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    Prison is the punishment for resisting Russia. Interview with Saakashvili’s mother

    “This is supposed to be the punishment the Russian side inflicts on him. This is because in 2008 Russia failed to destroy Georgian statehood. The Georgian authorities put up resistance and our army was in good condition. At that time, we would not have succeeded without the support of the West, the United States, and the visit of five European presidents who came to Georgia and gave us support at the main square of Tbilisi. The initiator and organiser of this expedition was, of course, President Lech Kaczynski,” says Giuli Alasania.

    Your son, President Mikheil Saakashvili, has been in prison for a year and a half. What is his condition at the moment?

    He is in a terrible state, he is very weak. His health deteriorated very badly about a year ago. He suffers from muscular atrophy, so he spends most of his time in bed. He has a fever and blood pressure problems. He is unable to take even two steps on his own and often falls over. He has trouble eating, but occasionally he is able to eat something small. At 194 cm tall, my son currently weighs just 61 kg.

    Do you have any contact with him?

    Yes, I visit him twice a day. This is in connection with the fact that Mikheil was poisoned. Today, it is clear to everyone that this happened during his stay in prison. I managed to obtain a special permit to bring him food in prison. I am the exception; only I and his lawyers can visit him.

    Why do you think the current Georgian authorities have decided on such a far-reaching repression against your son?

    This is supposed to be the punishment the Russian side inflicts on him. This is because in 2008 Russia failed to destroy Georgian statehood. The Georgian authorities put up resistance and our army was in good condition. At that time, we would not have succeeded without the support of the West, the United States, and the visit of five European presidents who came to Georgia and gave us support at the main square of Tbilisi. The initiator and organiser of this expedition was, of course, President Lech Kaczynski

    The current government does not like the then anti-Russian stance of President Saakashvili?

    Yes, we have a pro-Russian government in Georgia now. Unfortunately. The rulers are making some apparent moves, declaring, for example, that they want to be part of Europe, but in practice, they are doing everything to prevent this from happening. They support Russia, even during the current war. The majority, the vast majority of the population, about 80 per cent, is on the side of Ukraine, but unfortunately this does not apply to our authorities.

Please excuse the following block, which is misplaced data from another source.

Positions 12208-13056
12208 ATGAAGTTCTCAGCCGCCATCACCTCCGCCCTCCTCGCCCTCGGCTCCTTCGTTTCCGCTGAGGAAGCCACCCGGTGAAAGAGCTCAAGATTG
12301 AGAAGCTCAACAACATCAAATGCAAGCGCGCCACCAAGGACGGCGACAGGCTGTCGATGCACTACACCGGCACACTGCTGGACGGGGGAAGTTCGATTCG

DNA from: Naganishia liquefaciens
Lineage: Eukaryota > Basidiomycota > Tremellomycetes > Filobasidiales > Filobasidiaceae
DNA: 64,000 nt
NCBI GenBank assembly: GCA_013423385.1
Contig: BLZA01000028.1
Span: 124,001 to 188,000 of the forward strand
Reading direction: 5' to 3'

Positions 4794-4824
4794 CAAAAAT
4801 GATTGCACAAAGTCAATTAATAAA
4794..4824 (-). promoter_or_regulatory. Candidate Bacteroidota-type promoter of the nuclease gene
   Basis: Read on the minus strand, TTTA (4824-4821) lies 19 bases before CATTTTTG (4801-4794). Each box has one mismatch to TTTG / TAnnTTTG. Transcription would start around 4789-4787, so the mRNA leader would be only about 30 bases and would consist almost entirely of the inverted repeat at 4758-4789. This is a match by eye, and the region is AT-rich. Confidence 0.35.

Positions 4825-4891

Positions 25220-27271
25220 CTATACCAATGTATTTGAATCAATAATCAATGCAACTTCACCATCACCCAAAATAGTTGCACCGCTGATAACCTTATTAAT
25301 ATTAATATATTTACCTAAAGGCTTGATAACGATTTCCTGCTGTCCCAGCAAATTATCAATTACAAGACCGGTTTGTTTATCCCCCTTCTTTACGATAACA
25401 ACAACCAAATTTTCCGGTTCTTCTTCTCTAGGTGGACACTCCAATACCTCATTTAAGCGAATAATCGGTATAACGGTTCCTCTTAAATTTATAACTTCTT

When the funeral of the presidential couple was held in Poland in 2010, President Saakashvili did everything to be there despite the difficulties. Why was this so important to him?

    My son had to be there because President Lech Kaczynski was a great friend of his. Mikheil was of course grateful for his support in 2008, but their friendship started much earlier, and my daughter-in-law had a very close relationship with First Lady Maria Kaczynska. Mikheil and Lech saw the world in a similar way and wanted to carry out many projects together.

    I remember the day of the funeral very well. I was sitting at home, watching TV. I was all nervous because, as you remember, there were problems with air travel at the time due to the volcanic eruption. Most flights were cancelled. My son was on a trip to the United States at the time, I do not know now where he had to stay. I knew that many said it was dangerous, but Mikheil was determined to get to the funeral. I, however, had no news. So I sat in front of the TV watching the broadcast and couldn’t spot my son. Finally, Mikheil’s head emerged from behind a row of mourners. I breathed a sigh of relief to see that he had managed to arrive safely.

    Ukraine also played a very important role in your son’s political life.

    Mikheil studied in Ukraine, in Kyiv, as a young man. He made a lot of acquaintances and close friends there. He spent his best years there. I sometimes laugh that maybe he has more real friends in Ukraine than in Georgia. He left Georgia at the end of his term, not least because many high-profile people warned him against staying on. They said he might even face death. My son went to Ukraine and became governor of Odessa. To this day, he still retains the office of advisor to President Zelensky.

    How does the current situation affect him?

    He is fully involved in what is happening in Ukraine. When I visit him in his cell, the TV, the only source of information, is constantly on. Mikheil always knows what is going on, asks me for details, analyses events and tries to formulate his forecasts on how the situation will develop.

    Are these forecasts optimistic?

    Yes, Mikheil has a very optimistic approach. He was already confident, many months ago, that Ukraine would emerge victorious from this war.

    What are the chances that your son will leave prison in the near future?

    We have appealed to the Strasbourg Court and are waiting for a decision. Mikheil should be released due to his health condition. He has been diagnosed with three separate illnesses, any one of which could be grounds for release. Our authorities are adamant, but we can only hope that maybe under the influence of the Strasbourg decision, this will change.

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